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I’ve become a huge fan of README text files scattered throughout the filesystem of any managed systems. When creating directories for various purposes, such as SFTP-only users, home directories for non-person users, data directories, etc – the README will serve well to document the files and the directory in general.

There are many places you can use a README file for better clarity. Consider some of these locations:

  • NFS mount: where is the directory actually located?
  • Mountpoint root: what directory is this supposed to be normally?
  • Network shares: like NFS, describe where the directory is actually located – and why it is shared.

Lots of things can be described in a README file.

What are these files? This is the most obvious question to answer. Are they backup files? Are they one-time backup files? Are these files part of a project?

How long is the directory or files needed? Can the directory be eliminated at another time?

Where is the directory located? For network shares – and for disk mounts – labelling the directory in the README can help. This way, when the disk is mounted elsewhere (for recovery for instance) its actual mount point will be recorded. In the case of a network share, it helps to identify where the share is coming from without having to resort to other tools.

What should be done in the future? Putting a modest amount of future plans in the file helps to show future admins what was going on at the time the file was written.

When was the file written? The file itself should contain the date; otherwise, no one will know when the file was written. The filesystem metadata (file time) cannot be relied on as it can change for various reasons.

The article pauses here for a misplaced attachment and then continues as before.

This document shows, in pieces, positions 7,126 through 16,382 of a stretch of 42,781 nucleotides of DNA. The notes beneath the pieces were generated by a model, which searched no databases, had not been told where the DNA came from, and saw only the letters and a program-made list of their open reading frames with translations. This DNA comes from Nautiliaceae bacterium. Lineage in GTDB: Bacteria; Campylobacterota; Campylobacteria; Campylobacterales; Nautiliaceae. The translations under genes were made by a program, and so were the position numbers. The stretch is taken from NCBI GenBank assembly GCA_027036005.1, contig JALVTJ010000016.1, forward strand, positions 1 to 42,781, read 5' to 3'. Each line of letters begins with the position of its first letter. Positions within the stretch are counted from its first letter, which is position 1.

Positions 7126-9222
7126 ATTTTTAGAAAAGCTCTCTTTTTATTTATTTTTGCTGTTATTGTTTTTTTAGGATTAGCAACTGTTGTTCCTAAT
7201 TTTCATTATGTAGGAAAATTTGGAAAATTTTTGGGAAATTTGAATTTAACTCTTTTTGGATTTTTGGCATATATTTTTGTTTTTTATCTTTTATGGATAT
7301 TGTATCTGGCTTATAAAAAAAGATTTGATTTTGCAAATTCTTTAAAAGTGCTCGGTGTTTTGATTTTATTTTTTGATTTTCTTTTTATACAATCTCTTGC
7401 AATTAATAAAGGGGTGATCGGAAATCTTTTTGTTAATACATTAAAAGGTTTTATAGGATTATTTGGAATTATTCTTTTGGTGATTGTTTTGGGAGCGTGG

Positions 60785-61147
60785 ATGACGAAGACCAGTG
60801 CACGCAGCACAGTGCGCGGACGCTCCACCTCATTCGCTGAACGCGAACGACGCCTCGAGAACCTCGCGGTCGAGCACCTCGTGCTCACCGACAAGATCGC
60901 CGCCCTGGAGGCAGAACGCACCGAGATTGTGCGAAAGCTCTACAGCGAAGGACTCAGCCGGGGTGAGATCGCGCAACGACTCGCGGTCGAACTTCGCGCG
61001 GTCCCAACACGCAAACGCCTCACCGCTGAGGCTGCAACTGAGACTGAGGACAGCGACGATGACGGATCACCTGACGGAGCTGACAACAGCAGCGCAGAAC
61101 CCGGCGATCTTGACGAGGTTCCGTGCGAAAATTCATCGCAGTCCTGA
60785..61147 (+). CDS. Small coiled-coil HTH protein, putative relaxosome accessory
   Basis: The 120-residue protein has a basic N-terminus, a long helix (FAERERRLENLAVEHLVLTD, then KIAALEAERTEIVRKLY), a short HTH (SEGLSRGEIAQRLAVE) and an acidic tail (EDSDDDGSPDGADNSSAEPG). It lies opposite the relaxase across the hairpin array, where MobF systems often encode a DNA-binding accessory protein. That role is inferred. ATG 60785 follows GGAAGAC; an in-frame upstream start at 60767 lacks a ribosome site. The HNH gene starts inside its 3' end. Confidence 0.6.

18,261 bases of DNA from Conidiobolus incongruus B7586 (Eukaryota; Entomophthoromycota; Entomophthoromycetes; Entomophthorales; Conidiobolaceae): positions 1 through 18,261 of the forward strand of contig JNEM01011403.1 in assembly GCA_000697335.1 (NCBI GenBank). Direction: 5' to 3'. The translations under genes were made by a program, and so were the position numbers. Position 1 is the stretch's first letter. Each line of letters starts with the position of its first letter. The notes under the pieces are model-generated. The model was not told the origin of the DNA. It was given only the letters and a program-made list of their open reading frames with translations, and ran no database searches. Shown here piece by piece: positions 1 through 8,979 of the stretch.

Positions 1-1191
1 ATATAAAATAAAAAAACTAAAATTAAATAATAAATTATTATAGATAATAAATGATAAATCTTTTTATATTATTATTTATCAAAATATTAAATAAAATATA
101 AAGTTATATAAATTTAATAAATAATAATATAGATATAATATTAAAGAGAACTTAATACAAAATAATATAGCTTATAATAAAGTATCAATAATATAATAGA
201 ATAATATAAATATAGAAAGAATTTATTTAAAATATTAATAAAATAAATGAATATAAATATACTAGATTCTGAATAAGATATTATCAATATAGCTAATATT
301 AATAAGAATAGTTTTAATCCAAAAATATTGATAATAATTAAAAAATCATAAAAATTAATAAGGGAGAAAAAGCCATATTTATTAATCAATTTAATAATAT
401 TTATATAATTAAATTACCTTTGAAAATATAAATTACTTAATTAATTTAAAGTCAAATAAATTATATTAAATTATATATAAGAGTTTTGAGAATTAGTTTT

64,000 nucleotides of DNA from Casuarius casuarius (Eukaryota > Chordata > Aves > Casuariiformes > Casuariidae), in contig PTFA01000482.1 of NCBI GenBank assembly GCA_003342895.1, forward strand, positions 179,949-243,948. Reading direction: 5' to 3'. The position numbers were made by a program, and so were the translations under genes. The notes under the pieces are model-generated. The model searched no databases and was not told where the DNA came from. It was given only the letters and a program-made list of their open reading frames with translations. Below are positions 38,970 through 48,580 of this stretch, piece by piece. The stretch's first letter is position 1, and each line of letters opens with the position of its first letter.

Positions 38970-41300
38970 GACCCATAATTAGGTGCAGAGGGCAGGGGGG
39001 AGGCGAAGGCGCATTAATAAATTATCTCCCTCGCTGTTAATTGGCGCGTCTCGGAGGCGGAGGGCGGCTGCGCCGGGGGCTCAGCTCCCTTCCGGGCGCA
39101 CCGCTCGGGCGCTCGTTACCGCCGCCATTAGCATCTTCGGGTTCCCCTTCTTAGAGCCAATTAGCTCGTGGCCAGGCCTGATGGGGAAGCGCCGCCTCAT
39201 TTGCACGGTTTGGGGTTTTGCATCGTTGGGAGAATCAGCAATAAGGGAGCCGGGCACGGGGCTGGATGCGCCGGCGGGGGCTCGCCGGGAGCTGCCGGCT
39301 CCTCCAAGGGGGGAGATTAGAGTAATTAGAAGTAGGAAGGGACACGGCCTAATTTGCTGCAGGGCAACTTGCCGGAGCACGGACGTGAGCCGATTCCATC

How does this configuration or set of files deviate from the norm? If you have a different set up, then a description of the configuration is in order. Otherwise, a future admin – or yourself – will not realize that things are different and may spend time figuring that out when they don’t have to.

Give an overview. Many directories will be comparable to large “containers” (like /data); describe what each of the directories are used for in a short paragraph or two.

When you go about creating a text file like this, remember several things:

  • Use text-only with no formatting. Don’t make it a WordPad document, nor an OpenOffice document. The document should be readable by a minimal environment.
  • Check clarity. It won’t do to go to this trouble and then find later that the writing is incomprehensible.
  • Use proper spelling, grammar, and punctuation. Reading something that requires basic fixes in grammar and spelling can be grating and is not good for your professional image.
  • Revisit the README file once in a while. Updating the file with new information will prevent mistakes and errors from creeping into the document, and will prevent future admins from relying on out-of-date information.
  • Make more than one if necessary. This is almost never necessary – but when it is, don’t be afraid to do so. Name the file README.something to help future readers.
  • Do your research. If you have questions about what a directory is for, what the files are for, or why things are the way they are, ask. Someone will have to do this one day anyway – so do it now and document it.

If you make a regular habit of sprinkling a little documentation like snow, you won’t regret it.